01 May 2005


As explained last week, the Sunday Session is intended as a platform for DJ's (at any level) to showcase the music they like to play out. By hosting these mixes, I hope to gain a wider understanding of the various scenes within this thing we call Dance Culture. The mixes might not necessarily reflect my own listening habits/tastes but that's a good thing, as they're intended to bring some balance to this blog. I hope readers will share my enthusiasm for this idea and join me in exploring various regional/aesthetic twists on the Dance blueprint.

Peverlist's Jungle mix got things off to a flying start and I was pleased to observe that a lot of people downloaded that file. The intention was to only feature one mix each week but couldn't resist pitting these latest two against each other, as they're coming from such different angles (and locations!) but with the same intention - to move your ass! It's Party Time at Gutterbreakz and so without further ado...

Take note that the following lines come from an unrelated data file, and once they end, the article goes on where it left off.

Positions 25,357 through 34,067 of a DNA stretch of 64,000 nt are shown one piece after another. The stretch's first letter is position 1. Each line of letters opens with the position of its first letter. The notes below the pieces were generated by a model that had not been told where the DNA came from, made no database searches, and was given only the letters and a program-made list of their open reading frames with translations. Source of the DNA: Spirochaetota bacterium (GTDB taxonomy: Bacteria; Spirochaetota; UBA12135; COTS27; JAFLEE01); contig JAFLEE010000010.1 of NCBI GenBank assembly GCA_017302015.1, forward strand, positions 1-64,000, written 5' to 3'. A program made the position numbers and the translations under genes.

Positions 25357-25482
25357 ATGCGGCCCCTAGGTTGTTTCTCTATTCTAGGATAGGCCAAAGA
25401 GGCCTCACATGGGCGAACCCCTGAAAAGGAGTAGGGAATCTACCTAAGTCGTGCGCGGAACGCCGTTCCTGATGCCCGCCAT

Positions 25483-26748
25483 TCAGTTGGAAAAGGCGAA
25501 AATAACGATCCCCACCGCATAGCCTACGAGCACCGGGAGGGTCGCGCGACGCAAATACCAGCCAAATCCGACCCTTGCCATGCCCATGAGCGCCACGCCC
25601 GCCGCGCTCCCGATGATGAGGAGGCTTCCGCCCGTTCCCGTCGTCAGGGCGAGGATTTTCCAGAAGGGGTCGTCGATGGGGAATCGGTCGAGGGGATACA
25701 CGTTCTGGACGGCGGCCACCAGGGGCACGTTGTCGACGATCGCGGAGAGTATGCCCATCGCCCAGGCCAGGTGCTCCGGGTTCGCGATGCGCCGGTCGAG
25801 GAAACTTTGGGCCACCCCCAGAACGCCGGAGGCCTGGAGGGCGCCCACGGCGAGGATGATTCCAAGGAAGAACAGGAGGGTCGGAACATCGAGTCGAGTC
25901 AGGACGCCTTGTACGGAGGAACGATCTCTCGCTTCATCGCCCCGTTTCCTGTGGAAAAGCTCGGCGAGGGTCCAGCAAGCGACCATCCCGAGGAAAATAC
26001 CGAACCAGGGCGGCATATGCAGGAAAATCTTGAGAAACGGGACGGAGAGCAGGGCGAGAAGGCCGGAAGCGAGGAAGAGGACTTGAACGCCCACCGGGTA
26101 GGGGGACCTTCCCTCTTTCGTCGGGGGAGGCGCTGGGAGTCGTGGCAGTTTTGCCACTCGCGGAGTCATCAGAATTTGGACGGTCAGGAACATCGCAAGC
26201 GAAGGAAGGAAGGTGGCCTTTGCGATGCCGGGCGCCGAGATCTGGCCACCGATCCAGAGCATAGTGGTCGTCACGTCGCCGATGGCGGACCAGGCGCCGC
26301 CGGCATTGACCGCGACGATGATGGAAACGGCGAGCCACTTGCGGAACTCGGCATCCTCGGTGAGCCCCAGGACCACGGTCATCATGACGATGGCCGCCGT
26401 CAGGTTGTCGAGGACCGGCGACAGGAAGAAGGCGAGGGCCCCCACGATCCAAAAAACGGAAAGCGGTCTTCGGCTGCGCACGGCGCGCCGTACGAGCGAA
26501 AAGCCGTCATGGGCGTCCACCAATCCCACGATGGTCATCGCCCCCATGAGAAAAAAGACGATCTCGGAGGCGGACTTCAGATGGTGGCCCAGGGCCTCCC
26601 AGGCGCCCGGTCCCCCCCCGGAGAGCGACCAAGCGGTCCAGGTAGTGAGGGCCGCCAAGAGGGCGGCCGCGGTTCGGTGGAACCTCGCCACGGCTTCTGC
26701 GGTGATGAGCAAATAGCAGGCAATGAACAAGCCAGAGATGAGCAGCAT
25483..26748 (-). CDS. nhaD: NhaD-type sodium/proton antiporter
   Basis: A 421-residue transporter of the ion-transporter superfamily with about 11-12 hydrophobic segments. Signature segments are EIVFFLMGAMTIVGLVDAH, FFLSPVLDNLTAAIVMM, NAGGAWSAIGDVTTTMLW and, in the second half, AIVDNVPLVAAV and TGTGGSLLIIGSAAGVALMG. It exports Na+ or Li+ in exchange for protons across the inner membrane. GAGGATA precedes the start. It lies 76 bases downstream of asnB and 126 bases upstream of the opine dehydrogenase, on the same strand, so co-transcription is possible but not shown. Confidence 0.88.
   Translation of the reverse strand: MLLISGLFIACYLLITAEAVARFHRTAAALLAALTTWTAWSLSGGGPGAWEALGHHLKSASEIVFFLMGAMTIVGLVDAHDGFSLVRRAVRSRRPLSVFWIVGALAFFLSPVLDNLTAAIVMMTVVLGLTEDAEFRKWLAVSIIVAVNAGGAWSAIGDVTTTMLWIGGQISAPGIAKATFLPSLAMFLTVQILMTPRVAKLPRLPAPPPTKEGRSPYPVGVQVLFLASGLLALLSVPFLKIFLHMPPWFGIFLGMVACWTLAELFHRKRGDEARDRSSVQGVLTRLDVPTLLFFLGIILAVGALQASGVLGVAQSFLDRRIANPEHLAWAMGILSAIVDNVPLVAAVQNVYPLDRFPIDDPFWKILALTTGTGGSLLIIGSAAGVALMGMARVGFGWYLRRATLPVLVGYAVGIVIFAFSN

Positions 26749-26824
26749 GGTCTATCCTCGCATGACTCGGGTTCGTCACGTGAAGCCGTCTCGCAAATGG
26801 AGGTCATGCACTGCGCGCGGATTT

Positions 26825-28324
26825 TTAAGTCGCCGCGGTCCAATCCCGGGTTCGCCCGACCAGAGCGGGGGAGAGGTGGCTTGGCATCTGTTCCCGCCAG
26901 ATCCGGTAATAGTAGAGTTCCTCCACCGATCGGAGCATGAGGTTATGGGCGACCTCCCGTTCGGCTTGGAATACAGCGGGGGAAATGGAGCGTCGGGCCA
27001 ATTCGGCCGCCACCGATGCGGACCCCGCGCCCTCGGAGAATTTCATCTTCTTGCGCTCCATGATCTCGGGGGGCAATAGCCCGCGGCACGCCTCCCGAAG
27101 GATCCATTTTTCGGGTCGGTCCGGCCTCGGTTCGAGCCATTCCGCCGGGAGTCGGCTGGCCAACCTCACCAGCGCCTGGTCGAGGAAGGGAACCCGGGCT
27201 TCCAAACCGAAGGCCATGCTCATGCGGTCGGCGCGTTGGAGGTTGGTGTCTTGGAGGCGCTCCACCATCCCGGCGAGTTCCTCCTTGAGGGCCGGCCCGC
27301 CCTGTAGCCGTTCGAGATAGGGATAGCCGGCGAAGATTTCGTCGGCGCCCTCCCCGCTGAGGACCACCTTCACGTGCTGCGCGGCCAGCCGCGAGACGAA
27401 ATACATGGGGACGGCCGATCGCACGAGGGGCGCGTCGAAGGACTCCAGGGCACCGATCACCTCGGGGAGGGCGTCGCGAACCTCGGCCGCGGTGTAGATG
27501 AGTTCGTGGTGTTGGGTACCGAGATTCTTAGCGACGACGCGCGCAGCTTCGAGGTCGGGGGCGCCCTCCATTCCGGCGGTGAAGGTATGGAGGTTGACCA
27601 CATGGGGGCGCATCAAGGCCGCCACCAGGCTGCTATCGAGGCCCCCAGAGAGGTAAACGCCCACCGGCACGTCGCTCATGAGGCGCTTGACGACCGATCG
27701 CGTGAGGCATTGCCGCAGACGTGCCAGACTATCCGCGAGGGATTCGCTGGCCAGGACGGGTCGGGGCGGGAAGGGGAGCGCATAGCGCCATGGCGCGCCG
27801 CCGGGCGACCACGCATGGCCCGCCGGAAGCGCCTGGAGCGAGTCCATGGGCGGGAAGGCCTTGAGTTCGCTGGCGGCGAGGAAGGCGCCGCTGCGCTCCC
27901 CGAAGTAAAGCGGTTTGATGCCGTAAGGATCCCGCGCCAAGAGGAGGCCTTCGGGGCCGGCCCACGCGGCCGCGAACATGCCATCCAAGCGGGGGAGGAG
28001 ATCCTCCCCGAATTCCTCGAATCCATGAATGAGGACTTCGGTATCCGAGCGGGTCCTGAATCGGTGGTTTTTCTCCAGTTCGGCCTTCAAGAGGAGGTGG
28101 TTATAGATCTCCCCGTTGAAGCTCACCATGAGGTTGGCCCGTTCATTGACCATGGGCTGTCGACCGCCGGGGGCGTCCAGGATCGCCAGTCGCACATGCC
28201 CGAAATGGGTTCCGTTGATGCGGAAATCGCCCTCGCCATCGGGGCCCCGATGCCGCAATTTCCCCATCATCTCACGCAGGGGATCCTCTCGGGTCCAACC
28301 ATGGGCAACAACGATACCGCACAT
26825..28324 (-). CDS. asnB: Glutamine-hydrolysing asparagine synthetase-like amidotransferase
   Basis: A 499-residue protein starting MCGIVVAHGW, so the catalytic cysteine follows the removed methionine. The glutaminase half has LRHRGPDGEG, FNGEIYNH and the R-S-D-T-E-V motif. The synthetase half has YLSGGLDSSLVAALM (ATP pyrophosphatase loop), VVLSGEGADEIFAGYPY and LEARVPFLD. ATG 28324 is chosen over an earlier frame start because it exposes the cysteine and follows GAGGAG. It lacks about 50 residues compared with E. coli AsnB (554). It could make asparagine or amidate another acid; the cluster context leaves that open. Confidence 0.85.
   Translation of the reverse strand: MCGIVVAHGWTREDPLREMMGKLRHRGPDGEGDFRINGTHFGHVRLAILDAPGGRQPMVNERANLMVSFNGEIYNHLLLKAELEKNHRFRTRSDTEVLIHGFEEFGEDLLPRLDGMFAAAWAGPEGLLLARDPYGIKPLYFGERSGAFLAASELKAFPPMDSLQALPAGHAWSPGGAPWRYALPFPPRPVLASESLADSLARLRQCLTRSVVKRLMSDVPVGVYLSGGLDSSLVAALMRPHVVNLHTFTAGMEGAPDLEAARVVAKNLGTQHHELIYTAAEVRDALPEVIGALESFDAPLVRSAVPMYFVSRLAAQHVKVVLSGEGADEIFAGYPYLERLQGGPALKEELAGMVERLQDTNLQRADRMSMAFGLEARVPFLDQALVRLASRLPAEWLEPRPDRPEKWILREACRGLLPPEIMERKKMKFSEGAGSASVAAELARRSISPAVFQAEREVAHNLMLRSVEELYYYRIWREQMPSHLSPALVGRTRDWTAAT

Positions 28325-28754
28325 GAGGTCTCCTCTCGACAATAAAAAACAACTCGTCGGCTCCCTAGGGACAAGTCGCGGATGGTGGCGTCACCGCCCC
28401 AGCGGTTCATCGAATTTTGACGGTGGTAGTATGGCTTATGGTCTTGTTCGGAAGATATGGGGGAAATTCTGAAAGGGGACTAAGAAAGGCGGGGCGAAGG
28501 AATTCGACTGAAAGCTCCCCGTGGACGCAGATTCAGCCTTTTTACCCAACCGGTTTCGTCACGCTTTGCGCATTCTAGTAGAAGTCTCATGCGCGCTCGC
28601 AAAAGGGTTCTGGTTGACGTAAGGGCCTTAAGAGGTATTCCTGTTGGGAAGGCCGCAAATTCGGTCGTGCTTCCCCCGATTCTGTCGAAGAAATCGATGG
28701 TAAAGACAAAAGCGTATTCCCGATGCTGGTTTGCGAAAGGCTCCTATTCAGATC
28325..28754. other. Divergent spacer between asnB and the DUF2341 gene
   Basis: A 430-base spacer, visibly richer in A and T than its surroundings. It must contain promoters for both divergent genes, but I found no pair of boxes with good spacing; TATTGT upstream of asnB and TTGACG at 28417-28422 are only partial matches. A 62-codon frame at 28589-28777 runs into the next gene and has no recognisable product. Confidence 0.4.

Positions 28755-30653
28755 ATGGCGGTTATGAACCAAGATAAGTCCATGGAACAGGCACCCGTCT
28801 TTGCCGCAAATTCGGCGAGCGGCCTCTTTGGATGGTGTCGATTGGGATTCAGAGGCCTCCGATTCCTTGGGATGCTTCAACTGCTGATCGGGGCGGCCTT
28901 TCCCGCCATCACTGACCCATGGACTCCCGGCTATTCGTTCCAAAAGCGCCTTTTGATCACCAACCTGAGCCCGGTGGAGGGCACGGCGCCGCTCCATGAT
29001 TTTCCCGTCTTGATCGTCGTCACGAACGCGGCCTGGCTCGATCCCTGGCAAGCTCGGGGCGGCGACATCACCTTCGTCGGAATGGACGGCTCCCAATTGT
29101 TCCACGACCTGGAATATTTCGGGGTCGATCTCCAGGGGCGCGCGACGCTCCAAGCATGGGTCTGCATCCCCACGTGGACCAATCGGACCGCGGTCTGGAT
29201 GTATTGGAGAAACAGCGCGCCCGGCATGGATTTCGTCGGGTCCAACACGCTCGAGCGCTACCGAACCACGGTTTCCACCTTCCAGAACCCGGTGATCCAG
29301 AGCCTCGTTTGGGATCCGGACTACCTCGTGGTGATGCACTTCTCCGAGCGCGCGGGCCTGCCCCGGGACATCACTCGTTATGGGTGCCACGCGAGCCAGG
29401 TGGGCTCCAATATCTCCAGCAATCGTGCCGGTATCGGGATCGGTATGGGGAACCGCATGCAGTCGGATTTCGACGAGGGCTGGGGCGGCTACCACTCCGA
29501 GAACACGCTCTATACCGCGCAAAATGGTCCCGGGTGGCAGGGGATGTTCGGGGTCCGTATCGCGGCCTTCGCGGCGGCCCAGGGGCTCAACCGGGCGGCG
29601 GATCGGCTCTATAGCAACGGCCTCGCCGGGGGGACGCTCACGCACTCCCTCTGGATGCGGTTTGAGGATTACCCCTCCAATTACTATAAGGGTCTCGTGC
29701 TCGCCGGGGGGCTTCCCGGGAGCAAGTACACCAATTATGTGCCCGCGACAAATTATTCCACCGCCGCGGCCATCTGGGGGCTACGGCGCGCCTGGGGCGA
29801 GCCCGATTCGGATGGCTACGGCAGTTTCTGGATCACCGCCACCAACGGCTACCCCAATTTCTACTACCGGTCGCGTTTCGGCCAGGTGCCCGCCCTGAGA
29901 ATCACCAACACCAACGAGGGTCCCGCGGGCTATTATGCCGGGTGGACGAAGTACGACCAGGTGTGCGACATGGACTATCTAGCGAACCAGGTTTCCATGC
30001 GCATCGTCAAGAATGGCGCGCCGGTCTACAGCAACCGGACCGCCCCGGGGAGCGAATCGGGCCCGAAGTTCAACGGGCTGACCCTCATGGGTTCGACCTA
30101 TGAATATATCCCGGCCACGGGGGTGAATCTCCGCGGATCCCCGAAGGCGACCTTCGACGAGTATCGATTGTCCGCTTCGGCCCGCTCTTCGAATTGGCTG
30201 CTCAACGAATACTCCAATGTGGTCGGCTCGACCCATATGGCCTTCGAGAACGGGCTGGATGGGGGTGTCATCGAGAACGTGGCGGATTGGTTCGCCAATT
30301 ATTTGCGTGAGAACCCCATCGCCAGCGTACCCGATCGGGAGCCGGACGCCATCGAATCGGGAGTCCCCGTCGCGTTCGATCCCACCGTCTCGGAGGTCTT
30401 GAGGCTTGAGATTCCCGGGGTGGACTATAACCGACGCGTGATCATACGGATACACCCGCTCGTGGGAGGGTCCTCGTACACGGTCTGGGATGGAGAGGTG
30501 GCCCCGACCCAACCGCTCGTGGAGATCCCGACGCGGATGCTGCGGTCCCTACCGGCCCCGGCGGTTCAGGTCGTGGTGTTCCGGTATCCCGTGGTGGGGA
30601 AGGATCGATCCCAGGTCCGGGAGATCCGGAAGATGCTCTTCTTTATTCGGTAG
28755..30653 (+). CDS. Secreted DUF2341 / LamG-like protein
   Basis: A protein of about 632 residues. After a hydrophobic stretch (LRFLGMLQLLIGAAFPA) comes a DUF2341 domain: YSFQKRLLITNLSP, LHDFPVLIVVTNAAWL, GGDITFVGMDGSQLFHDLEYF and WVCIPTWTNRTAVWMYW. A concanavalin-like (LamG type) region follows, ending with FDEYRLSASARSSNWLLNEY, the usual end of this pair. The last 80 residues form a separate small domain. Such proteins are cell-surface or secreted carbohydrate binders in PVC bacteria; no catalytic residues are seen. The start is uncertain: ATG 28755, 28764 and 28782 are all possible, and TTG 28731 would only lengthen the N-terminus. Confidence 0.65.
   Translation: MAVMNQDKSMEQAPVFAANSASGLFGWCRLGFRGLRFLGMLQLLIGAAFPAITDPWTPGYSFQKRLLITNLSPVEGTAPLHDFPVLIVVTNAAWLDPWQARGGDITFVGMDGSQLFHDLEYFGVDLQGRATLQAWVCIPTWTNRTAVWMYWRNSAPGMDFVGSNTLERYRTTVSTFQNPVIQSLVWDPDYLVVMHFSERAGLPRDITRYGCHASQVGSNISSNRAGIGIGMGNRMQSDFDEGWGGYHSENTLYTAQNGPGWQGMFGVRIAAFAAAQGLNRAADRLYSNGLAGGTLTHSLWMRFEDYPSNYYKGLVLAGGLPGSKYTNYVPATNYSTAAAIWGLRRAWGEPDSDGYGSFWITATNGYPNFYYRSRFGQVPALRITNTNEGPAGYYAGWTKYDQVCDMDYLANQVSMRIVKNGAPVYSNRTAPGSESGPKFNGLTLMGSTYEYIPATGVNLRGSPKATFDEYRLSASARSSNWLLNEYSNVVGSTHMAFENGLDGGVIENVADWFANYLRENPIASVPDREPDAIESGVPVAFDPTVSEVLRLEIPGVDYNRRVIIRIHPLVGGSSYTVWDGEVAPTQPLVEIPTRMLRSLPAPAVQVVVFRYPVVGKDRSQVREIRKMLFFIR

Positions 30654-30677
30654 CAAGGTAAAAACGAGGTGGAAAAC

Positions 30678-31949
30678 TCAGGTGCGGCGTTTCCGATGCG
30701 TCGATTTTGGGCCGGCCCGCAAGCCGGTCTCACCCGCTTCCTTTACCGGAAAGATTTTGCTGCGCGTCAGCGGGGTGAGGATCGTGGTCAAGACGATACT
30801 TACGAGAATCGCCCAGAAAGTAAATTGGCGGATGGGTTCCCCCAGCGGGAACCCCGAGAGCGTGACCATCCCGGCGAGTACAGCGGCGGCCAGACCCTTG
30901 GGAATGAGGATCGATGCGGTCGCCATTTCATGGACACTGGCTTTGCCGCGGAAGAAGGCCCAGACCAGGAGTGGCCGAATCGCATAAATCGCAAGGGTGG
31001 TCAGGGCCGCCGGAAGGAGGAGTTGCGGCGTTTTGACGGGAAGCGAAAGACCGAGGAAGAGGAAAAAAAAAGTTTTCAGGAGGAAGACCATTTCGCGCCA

David Twentyfive is a clubber, a DJ and a contributor to www.gurn.net. He started out producing mix CDs for car journeys to clubs across the country and has progressed to creating live laptop mixes for Gurn both online and venues from Swansea to Sheffield.

The principle behind his music (and his blog) is 'serious party music for jaded cynics' and he's constantly striving to add new twists to old ways of doing things. As a result his mixes cross a range of modern genres including breakbeat, house, techno and electro. He utilises his trusty laptop to re-edit, mash-up and mix live making each set a unique and very different experience from the traditional two decks and a mixer.

When he's not mixing David is writing his blog, doing features and reviews for gurn.net and helping out with the day to day running of the site. This includes a new radio show in the pipeline. He is also kept on his toes by his hyperactive 3 year old son.